Many dogs that people describe as having “soulful eyes” are actually just very playful puppies who grow up acting with intent.
If you read about many different types of monkeys, they all talk about how their tribe was displaced and had to find new homes. This made them socialize more, which is why so many speak other languages.
For this reason, many cuddle pets were trained from birth to respond to human voices.
These are definitely not signs of emotional intelligence, but rather instinctual behavior. We should strive to be socially aware and learn new languages, but being able to control your emotions is also important.
Emotional intelligence can help mitigate negative feelings, but it also allows you to recognize and manage your emotions.
Touch your cat
It is very important to show interest in your feline companion by interacting with them, playing with them, and washing them. If you love spending time with your cat, they will try harder to connect with you!
Touching your cat can be done anywhere, any time. You do not have to use your hands-you can use a cloth or brush, for example. Simply wash off all of the dirt that has accumulated around their nails and buff away any dried saliva or mucus.
You can also play with your cat using toys or games that she enjoys. For example, you could put her in the bathtub and pour water over her so she gets wet!
If your cat seems anxious or stressed, take some time to see if there are anything else you can do to help her feel more relaxed. Try giving her more food, changing her environment, or applying calming music to aid in relaxation.
Make them feel secure
If you want your cat to be more emotionally intelligent, make sure they know that they are safe and that they can rely on you. Give them space away from other animals so they do not get jealous or worried if another animal comes close.
Keep an eye on them at all times, check for signs of illness like vomiting or diarrhea, and take them to their doctor if necessary.
Give them as much food as they need and eat yourself to show that you love them. We humans use touch, kissing, and cuddling to show our affection, why not give those things to yours?
If possible, try to find a home with friends that will keep up regular visits so that they have someone to go to after being alone for hours.
Feed your cat properly
When you love something, you want to do everything you can to keep it happy. If you’re ever in a situation where your loved one is no longer willing to show their love for you, then you should consider moving on.
Cat owners are very passionate about their pets, which makes sense since most people develop strong emotional attachments to them.
If you have noticed that your pet is not as affectionate with other animals or humans, they may need some extra attention and care.
Making sure your feline friend has adequate nutrition and shelter-safe toys and playmates is an important part of ensuring its mental health.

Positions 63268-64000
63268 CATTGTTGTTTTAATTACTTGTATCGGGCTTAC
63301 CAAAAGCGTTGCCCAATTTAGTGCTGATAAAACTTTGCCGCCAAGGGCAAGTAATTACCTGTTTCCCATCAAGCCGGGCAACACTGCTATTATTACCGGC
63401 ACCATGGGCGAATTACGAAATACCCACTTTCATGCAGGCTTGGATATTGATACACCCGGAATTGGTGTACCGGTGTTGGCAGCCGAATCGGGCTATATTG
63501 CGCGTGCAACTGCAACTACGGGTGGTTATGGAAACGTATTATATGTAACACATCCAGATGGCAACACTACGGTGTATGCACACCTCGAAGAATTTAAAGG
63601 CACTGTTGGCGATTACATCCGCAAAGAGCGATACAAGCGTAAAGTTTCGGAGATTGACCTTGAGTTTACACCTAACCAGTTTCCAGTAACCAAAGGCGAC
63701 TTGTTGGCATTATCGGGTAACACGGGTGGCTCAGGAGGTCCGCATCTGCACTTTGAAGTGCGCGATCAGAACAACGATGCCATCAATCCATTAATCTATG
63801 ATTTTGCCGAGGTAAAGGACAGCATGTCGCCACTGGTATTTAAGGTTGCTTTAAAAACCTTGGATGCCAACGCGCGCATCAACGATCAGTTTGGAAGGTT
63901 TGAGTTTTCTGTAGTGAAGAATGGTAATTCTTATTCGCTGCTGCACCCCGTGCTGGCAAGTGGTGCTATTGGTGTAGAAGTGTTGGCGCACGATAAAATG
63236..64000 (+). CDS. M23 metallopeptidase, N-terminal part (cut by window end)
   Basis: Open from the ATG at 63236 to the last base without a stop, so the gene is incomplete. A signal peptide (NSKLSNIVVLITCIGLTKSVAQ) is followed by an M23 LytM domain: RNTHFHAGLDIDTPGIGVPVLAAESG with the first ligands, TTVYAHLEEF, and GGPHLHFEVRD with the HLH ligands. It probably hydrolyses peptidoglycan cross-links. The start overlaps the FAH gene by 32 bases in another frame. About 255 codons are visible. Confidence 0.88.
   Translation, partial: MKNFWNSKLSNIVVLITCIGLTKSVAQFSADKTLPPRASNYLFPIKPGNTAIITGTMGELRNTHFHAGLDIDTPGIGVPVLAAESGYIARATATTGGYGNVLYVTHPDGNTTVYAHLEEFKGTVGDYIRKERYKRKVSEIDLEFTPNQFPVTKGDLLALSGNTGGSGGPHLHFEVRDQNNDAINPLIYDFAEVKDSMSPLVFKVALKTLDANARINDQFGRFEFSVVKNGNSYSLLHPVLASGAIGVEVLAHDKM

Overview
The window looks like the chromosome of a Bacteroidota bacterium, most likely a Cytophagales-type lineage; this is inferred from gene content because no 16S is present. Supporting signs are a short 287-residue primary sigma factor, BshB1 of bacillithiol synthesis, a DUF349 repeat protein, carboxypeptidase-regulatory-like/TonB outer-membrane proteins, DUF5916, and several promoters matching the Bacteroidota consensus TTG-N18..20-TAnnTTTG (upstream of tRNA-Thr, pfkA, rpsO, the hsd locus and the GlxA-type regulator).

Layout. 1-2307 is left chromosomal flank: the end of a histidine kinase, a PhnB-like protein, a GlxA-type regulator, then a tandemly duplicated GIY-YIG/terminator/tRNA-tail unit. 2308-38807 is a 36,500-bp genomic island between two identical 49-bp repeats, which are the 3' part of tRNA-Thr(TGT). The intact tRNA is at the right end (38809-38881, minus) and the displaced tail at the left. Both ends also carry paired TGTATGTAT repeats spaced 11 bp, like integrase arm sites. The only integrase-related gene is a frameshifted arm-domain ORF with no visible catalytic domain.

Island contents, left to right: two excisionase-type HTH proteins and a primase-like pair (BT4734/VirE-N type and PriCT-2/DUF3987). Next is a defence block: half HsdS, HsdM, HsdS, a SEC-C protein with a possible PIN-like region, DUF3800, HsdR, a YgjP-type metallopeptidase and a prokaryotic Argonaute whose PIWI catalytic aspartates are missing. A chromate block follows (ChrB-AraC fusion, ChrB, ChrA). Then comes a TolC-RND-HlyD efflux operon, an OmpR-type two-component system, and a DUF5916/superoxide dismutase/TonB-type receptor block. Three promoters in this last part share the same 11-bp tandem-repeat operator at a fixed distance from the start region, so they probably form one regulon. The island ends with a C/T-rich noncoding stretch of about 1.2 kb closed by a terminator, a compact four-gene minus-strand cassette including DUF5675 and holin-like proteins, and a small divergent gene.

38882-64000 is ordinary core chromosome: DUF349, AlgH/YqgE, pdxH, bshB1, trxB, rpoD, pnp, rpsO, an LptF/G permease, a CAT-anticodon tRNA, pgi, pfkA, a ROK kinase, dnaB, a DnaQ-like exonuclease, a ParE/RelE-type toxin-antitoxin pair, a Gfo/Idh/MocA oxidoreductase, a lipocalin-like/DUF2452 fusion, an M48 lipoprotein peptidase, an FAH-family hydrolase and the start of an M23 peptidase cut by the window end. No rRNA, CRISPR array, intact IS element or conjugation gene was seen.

Also, make sure to let them know they are loved through active listening and nonverbal cues like purring.
While every individual animal is different, many experts agree that cats who experience less negative emotions than other species are emotionally intelligent (or EI).
This may be because they learn how to control their reactions to external stimuli, or because they are more likely to succeed in life due to their low stress levels.
A lot of people consider dogs to be the more emotionally intelligent species, but we actually give higher ratings to cats! This is because most things about kittens are done for fun.
Kittens enjoy exploring new areas and interacting with other animals. They like being groomed and loved. When you play with them, they try different strategies to get your attention such as batting around toys or rubbing against you to gain petting.
When you're able to identify what behaviors will make a kitten seem happier then just walking over and giving it some affection, it becomes clear that these behaviors work.
This theory was tested in one study where researchers observed eight cats for five minutes. Two were exposed to an unfamiliar person who greeted each cat for two minutes, while the others remained alone during this time.
After the experiment, the researcher met each individual cat for ten minutes and recorded if they appeared friendly and relaxed. He also measured their body temperature and cortisol levels, both of which can increase due to stress.
He found no difference in socialization between the groups except for one cat – he had been pre-tested and was already socially adjusted. The remaining seven ranged from very friendly towards strangers to not at all.
The researcher concluded that although there’s only one cat that was affected by the test, it proved that negative experiences early in life could have long term effects.